New Report: Unequal Debt Burdens Among California State University Graduates

A joint report from TICAS and the Cal State Student Association (CSSA) finds that nearly 8 in ten California State University (CSU) graduates with student debt had family incomes under $55,000, and that students of color were more likely to graduate with debt (76%) than their white peers (47%). Overall, 52% of 2015-16 bachelor’s degree recipients from CSU had incurred student debt.. When Debt Comes Due at CSU: Unequal Debt Burdens Among California State University Graduates looked at student costs and debt among 2015-16 bachelor’s degree graduates across the CSU’s 23 campuses.

Read the report

Update on Student Loan Relief for Mistreated Students

During the week of November 13, 2017 the Department of Education conducted the first of three negotiated rulemaking sessions to rewrite the borrower defense rule. Representatives from the student, veteran and servicemember, legal aid, and consumer constituencies, as well as members of the public, urged the Department to write a strong, fair rule that is first and foremost in the interests of students and borrowers. Negotiations will continue through February 2018.

As a reminder, the 2016 rule, if implemented and enforced, would have helped ensure that students who were mistreated by institutions receive the loan relief they are entitled to under the law. It also would have made it harder for schools that commit widespread misconduct to hide it. However, the Department illegally delayed the rule from going into effect this year. Eighteen states have filed suit over the delay, and over 50 organizations have called for the 2016 rule to be implemented immediately.

Relatedly, this Administration has not approved any borrower defense claims, despite having the authority to do so and being explicitly urged to seek approval to resume granting relief by the Department’s Office of the Inspector General. The backlog of pending claims is over 95,000.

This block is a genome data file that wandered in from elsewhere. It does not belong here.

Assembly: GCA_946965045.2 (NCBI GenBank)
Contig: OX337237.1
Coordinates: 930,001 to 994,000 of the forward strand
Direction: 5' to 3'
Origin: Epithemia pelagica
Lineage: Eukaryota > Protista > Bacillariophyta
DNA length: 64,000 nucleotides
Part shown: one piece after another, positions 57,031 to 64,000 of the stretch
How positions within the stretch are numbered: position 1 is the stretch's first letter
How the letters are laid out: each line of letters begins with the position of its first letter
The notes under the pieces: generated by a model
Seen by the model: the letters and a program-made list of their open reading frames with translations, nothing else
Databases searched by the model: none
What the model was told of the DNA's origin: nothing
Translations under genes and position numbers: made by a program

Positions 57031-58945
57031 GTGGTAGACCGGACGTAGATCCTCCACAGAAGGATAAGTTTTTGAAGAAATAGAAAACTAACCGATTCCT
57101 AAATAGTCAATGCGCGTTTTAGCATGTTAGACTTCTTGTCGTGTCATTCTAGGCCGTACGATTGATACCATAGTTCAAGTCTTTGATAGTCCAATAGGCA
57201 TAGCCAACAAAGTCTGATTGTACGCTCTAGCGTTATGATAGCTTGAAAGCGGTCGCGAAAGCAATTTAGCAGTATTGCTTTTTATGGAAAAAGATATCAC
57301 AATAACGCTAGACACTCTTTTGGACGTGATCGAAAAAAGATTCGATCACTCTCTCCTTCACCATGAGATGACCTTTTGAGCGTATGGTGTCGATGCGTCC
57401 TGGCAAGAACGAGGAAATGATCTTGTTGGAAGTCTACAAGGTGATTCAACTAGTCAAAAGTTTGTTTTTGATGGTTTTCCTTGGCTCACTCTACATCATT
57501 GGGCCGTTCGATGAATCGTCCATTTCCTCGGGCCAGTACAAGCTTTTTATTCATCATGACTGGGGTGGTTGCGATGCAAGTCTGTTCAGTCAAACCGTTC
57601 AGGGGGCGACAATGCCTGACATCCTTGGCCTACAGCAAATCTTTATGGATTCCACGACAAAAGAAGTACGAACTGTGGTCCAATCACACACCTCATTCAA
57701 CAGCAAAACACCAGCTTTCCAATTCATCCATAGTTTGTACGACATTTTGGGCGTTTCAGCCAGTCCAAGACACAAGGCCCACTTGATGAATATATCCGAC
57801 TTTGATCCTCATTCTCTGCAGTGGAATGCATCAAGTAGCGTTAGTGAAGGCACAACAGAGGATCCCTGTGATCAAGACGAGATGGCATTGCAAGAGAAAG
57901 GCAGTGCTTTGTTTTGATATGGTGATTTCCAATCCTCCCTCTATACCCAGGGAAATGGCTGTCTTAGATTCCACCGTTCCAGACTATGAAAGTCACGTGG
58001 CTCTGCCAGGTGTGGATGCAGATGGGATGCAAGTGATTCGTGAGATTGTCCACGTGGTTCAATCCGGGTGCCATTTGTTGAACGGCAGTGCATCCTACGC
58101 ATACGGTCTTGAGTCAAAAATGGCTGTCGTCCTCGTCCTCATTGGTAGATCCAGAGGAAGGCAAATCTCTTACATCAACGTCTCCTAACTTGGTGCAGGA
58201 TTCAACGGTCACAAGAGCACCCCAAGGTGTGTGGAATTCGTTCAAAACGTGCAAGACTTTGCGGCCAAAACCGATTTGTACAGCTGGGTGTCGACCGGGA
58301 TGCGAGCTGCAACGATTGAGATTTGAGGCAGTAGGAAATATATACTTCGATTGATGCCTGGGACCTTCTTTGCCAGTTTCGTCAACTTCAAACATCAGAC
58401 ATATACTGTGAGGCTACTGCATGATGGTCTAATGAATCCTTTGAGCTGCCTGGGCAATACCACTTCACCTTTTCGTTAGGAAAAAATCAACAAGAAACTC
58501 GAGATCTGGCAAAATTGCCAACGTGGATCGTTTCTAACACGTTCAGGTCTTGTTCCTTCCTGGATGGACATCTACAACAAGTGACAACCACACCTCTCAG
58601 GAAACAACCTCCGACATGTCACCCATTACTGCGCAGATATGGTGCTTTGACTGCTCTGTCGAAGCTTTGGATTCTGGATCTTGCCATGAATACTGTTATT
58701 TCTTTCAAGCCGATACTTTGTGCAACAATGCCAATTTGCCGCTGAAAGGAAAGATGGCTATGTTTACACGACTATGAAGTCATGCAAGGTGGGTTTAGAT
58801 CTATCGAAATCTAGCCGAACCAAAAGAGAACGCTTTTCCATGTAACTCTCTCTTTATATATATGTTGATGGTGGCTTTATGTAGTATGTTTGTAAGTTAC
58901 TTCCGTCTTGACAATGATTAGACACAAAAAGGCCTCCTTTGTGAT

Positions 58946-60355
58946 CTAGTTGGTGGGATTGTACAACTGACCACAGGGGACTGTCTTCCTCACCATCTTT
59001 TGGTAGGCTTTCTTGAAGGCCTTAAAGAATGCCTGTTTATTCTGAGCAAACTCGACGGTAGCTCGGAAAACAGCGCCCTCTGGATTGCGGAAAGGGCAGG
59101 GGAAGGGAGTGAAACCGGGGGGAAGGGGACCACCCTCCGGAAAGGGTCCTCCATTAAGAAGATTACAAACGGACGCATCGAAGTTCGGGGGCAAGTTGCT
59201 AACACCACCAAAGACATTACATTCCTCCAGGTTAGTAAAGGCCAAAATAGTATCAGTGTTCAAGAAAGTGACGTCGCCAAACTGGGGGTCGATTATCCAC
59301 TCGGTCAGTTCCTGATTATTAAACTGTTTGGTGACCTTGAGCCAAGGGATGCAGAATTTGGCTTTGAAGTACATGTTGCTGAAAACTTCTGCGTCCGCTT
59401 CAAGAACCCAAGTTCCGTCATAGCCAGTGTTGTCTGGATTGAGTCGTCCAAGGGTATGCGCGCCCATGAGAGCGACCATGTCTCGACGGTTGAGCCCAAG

Update on Accountability for Career Education Programs

During the week of December 4, 2017, the Department of Education conducted the first of three negotiated rulemaking sessions to rewrite the gainful employment rule. Several negotiators and members of the public urged the Department to retain and enforce the current rule and standards. Negotiations will continue through March 2018.

The current gainful employment rule is designed to ensure that career college program graduates leave school with manageable debts. However, the Department is not enforcing the rule, leading 18 states to file suit. 

Double the Good You Do for Students and Borrowers

There are only 11 days left in 2017 to maximize your impact this holiday season! We need your help to keep fighting to reduce the burden of student debt, and we're so grateful for the many donations that we have already received.

Donate early and DOUBLE your impact! Every gift counts and if you contribute now, your gift to TICAS will go further: a dollar-for-dollar matching gift will double the first $1000 we receive.

P.S. Thank you to those who have already given. We are so appreciative of your support, and there are more ways you can help us reach our goal for the year: please forward to a friend or share on Facebook and Twitter.